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to enforce laws on women and girls
Daily News Online
March 10, 2005
HARARE - A senior
official with a United Nations (UN) agency for family planning on says
the challenge for Zimbabwe is to enforce the laws that have been put in
place and translate existing policies into concrete programmes that benefit
women and girls.
the UNFPA Gender and Advocacy Officer, said on Tuesday women and girls
have for a long time been subjected to humiliating treatment by their
This year’s International
Women’s Day commemorations are being held under the theme "Gender
Equality Beyond 2005: Building a More Secure Future".
since traditions and practices are often stronger than law, greater efforts
must be made to empower women, foster community participation, involve
men and use culturally sensitive approaches.
She said: "Disturbing
levels of violence against women and the absence of laws to adequately
protect women and girls from such violence, high levels of maternal mortality,
women and girls’ increased vulnerability to HIV/AIDS infection and the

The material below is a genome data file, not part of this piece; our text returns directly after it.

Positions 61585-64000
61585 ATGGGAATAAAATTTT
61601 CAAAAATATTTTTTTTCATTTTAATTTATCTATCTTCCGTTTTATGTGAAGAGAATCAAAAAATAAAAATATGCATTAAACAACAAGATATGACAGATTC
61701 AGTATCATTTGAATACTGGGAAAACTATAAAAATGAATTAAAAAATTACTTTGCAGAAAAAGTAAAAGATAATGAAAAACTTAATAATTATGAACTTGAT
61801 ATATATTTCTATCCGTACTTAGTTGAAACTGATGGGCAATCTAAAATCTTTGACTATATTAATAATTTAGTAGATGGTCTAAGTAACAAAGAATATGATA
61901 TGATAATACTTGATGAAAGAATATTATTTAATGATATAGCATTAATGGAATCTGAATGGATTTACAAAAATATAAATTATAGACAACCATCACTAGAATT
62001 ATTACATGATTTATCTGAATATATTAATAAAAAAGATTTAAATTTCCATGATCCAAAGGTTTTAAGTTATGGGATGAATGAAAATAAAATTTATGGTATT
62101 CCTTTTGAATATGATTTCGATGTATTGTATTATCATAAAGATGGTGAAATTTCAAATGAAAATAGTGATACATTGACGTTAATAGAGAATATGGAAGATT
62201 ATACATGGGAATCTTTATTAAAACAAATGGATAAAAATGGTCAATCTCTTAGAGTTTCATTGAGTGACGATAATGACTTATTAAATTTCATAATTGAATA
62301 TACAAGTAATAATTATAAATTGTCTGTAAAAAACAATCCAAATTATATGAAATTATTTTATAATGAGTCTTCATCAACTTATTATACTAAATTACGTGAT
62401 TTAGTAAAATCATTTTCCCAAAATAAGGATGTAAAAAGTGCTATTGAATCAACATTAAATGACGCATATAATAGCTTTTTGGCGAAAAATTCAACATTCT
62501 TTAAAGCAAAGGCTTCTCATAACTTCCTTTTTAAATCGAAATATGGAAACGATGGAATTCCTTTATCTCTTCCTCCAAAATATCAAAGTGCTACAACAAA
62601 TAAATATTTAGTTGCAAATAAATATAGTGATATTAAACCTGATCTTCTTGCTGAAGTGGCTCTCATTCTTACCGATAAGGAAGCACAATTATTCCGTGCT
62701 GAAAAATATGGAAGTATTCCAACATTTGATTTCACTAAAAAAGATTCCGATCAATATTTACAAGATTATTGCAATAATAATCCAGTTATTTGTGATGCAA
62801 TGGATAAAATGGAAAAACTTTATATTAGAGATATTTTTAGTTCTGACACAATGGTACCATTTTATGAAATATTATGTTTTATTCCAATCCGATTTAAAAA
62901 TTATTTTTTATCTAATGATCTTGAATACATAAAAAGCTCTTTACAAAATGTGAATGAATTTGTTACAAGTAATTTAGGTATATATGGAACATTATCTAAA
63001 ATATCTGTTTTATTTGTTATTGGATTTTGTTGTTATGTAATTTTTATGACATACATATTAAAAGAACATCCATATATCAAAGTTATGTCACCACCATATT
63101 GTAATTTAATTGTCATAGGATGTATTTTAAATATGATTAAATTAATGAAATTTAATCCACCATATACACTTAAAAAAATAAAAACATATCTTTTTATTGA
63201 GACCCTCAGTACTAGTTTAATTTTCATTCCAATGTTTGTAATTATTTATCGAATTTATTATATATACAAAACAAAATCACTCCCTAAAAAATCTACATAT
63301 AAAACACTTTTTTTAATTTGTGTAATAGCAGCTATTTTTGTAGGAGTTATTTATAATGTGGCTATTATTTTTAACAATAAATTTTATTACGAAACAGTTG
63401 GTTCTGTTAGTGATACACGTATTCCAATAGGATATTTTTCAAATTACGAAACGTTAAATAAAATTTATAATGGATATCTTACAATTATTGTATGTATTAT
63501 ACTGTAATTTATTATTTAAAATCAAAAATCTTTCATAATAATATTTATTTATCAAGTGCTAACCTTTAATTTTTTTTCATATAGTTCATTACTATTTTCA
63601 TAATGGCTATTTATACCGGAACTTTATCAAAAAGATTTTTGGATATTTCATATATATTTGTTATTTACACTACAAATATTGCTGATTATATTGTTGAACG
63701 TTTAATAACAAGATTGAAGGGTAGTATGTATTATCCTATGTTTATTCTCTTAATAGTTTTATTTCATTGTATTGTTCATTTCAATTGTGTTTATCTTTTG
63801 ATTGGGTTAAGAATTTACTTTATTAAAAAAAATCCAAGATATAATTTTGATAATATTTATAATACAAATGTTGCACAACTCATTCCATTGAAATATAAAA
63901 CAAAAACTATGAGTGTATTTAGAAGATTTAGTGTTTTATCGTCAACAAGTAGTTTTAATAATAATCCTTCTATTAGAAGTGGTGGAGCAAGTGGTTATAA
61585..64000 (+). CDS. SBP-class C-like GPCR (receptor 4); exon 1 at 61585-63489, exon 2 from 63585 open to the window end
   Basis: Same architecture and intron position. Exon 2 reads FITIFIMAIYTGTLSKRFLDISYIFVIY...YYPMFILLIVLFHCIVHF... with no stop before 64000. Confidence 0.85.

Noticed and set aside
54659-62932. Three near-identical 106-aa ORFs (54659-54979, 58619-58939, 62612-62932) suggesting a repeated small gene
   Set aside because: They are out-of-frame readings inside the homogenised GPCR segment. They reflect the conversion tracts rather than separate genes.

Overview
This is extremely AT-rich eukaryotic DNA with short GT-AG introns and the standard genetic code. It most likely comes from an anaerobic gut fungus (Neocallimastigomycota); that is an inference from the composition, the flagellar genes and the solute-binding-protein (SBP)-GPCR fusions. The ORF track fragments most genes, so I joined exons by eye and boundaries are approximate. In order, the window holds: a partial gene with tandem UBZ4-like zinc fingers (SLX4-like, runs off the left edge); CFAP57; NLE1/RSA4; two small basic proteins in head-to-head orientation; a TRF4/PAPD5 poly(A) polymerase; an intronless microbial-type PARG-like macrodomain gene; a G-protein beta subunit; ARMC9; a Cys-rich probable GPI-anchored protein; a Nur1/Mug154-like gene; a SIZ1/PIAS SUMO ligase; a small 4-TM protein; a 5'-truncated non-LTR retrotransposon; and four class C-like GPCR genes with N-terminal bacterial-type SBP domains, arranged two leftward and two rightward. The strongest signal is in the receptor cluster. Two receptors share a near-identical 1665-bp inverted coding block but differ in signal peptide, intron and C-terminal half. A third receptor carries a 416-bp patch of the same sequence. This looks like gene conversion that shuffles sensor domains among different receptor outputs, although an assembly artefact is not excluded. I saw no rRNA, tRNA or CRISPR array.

unequal representation of women in decision-making positions all point
to the need for greater awareness and collective action."
She said this year’s
theme recognised that greater progress to protect the rights of women
and ensuring their full participation in decision-making was essential
for peace, development and equality.
Of particular importance
to UNFPA is reproductive health as agreed on by world leaders at the International
Conference on Population and Development in 1994 and at the Fourth World
Conference on Women in Beijing (995).
She said all individuals
have the right to reproductive health, to determine freely and responsibly
the number and spacing of their children and to have information and the
means to exercise those decisions.
The UNFPA official
urged the government of Zimbabwe to assert that each woman and girl was
a unique and valuable human being who is entitled to equal opportunities
and universally adopted human rights, irrespective of place of birth or
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